Resolution: One bite at a time


One mistake that rookie writers make is to cut straight to the resolution after the climax. Clean breaks in a story are not realistic. Humans crave closure after big events. It is not enough to break up with someone; the status quo is that a person needs closure to heal their broken heart. Humans have made closure an essential on the way to happiness. American endings harp on closure. Decide whether you want your conclusion to be genuine or popular, not unlike Cady Heron’s fate.

Not all endings can be European
The resolution in Mean Girls is when Girl World, the shared reality of all teenage girls within the same vicinity, is restored without a social hierarchy. The North Shore girls are all supposed to get along in theory. While wildly implausible, Americans do not appreciate what is called a European ending. Characterized as a more realistic ending than the saccharine ones of Hollywood. American ends must leave everyone smiling and a little sad the journey is over now.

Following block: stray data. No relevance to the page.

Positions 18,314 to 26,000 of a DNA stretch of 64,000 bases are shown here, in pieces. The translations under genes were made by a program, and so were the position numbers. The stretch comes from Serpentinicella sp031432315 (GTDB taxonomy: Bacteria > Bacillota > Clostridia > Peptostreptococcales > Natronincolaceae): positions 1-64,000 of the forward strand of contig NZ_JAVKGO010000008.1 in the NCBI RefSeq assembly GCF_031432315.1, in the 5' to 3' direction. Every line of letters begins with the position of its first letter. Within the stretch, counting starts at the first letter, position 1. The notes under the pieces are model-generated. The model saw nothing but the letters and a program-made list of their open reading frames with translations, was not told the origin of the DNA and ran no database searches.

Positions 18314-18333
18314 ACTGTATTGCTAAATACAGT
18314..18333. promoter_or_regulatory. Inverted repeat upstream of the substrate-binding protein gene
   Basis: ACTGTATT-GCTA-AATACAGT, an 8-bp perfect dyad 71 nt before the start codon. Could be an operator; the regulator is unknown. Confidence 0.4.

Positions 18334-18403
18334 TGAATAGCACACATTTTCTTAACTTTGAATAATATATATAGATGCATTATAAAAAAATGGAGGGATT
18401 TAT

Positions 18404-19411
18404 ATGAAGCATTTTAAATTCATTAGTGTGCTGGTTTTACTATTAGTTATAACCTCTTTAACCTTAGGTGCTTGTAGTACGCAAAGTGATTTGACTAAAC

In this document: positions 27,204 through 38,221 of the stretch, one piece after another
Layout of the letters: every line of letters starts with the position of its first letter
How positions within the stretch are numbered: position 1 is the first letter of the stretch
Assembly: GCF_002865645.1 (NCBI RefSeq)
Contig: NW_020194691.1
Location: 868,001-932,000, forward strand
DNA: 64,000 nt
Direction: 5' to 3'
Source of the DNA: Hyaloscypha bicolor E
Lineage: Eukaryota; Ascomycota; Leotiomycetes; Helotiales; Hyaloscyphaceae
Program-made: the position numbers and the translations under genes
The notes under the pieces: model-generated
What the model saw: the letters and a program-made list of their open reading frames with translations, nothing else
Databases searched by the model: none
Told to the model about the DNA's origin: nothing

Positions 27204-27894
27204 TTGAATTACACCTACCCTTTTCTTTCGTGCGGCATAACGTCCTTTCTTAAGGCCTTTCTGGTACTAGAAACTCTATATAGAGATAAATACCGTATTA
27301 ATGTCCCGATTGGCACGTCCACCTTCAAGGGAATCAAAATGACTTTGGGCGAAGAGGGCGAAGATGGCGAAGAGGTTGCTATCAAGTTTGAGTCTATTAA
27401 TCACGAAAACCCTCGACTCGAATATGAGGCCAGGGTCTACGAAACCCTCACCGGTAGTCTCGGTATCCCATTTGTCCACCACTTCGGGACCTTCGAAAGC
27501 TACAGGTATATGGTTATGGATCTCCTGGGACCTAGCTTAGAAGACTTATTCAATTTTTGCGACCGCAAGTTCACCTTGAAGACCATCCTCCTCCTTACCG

The limit does exist
If Mean Girls had a European finish, the social hierarchy would still exist, maybe not as intensely. Cady would certainly not act as Aaron Samuel’s hometown beard as he navigated Northwestern: college boys do not date high school girls after Thanksgiving. Make sure your ending has common sense involved. Secondary schools thrive on the social caste system and would mostly be lost without it.

Your protagonist cannot have their cake and eat it too. They must fully change or not at all for an American ending. A European ending is more balanced, but not as popular.

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